(Aryans) who domesticated the horse and whose language group formed the
basis for today's European languages. Some consider them the only
R1b is the most common haplogroup in western Europe, so it is no surprise
that is is common in the project. Because it is so common, most R1b's
will need to test 67 markers to make a confident determination with regard
to matches. Your project admin recommends all R1b's be deep SNP tested
to help advance the knowledge of this huge group.
Some of our R1b1a2 members have a WAMH (Western Atlantic Modal Haplotype)
logo on their member page. This logo indicates they have one of the
four most common 12-marker haplotypes in western Europe.
Three of the six R1b1a2-WAMH members are descendants of Josef STRAUB
of Bieringen, Württemberg. Two are American first cousins, while
the third is a native and current resident of Bieringen.
The fourth R1b1a2-WAMH member is a descendant of Frantz Xavier STRAUB
of Felldorf, Württemberg. This family is the one whose descendant,
STRAUB, founded the Straub Brewery in St. Mary's, PA. Despite
the fact that the villages of Felldorf and Bieringen are just four miles
apart, the STRAUBs of Felldorf are not closely related to the Bieringen
The fifth R1b1a2-WAMH member is a STROOP who, though WAMH at 12 markers,
is distinct from the other R1b1b2-WAMH members at 25 markers and at 37
markers. His ancestor is Johannes STRUBE of Germany, who immigrated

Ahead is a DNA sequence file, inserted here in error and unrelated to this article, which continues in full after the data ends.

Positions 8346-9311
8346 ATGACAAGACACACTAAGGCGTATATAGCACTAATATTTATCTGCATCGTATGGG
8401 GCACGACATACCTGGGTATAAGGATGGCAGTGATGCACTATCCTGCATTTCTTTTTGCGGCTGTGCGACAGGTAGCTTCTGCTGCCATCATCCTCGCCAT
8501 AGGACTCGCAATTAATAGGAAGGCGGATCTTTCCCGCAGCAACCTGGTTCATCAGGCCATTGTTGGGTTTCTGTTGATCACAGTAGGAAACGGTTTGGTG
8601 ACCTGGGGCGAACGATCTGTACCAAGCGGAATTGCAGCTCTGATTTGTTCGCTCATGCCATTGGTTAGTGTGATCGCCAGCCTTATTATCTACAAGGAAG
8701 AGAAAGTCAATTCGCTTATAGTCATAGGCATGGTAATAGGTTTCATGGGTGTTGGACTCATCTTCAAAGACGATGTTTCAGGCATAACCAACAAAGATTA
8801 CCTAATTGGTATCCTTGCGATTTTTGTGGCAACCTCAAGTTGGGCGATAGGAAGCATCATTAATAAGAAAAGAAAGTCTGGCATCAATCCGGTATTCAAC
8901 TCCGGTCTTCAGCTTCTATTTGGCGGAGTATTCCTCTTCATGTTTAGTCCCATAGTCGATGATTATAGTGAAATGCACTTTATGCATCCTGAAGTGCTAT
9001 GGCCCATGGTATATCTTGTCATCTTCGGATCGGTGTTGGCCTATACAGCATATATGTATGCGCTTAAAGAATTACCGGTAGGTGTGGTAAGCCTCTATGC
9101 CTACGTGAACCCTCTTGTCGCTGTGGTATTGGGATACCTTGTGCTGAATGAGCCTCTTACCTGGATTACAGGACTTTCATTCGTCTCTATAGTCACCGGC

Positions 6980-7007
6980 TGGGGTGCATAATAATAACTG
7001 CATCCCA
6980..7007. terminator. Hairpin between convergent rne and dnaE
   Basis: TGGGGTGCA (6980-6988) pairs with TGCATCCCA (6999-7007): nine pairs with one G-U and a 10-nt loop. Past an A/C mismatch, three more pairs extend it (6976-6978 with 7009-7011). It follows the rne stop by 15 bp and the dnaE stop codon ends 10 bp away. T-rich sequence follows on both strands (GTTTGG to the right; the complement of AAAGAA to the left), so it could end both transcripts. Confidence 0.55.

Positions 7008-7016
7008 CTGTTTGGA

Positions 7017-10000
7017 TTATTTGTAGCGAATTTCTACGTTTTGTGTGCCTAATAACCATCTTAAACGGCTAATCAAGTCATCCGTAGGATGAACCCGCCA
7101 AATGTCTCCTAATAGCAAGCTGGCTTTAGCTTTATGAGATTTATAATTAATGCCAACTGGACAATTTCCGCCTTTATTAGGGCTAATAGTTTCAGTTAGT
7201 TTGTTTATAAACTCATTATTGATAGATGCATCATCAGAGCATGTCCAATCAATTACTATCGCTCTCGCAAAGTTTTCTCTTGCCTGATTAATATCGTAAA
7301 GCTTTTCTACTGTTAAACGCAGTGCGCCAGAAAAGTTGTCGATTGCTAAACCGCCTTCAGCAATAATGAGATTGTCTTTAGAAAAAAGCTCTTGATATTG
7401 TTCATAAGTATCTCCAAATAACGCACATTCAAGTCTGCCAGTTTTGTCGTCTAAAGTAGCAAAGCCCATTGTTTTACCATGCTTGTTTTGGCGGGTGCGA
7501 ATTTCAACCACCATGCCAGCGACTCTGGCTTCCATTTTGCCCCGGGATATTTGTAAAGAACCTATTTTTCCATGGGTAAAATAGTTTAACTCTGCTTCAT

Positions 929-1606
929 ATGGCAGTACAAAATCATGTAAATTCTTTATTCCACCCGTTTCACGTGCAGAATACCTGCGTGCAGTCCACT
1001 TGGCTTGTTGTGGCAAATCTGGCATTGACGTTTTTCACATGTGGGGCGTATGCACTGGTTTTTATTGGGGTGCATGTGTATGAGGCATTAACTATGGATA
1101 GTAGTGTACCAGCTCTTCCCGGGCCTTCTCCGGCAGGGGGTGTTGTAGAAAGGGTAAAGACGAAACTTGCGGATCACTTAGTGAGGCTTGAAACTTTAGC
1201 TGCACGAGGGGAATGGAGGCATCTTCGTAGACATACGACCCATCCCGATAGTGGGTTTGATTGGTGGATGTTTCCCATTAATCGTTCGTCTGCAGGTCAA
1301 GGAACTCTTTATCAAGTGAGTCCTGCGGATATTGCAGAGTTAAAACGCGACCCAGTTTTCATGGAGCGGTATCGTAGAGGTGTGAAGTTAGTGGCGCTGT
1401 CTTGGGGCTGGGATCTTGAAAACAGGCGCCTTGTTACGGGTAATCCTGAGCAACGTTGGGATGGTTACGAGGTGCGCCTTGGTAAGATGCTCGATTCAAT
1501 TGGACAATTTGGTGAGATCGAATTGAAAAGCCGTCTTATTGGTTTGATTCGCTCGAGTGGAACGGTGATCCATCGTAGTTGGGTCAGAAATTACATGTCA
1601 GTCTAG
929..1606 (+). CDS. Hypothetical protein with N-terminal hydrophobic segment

to Pennsylvania in the late 1700s, then settled in North Carolina.
The sixth of the R1b1a2-WAMH subjects is a STROUP whose earliest known
ancestor, Joseph STROUP, who first appeared in Hamilton Co., OH,
then settled in Shelby Co., IN, but whose origin is otherwise unknown.
An initial resemblance to one of the Bieringen STRAUBs at 25 markers (23/25)
fell apart at 37 markers (28/37), amply demonstrating the need for R1b's
to go to 37 or more markers.
Three of our R1b members are deduced to be R1b1a2, but are not designated
WAMH. One is a descendant of Philip STROUP of Clarion Co.,
PA. He turned out rather unexpectedly not to match the descendants
of Johann Pieter STRAUB, the 1733 immigrant to Philadelphia, who is the
presumbed ancestor of Philip STROUP of Mifflin Co., PA, presumed father
of the Philip STROUP of Clarion County. Until a descendant of Philip
of Mifflin County is tested, we don't know which connection is incorrect,
the one between the two Philip's or the one between Philip and Johann Pieter.
The second R1b1a2 member is a descendant of Aloysius STRAUB,
immigrant to Missiouri from Alsace-Lorraine,
a location known to be the origin of many STRAUBs in the United States.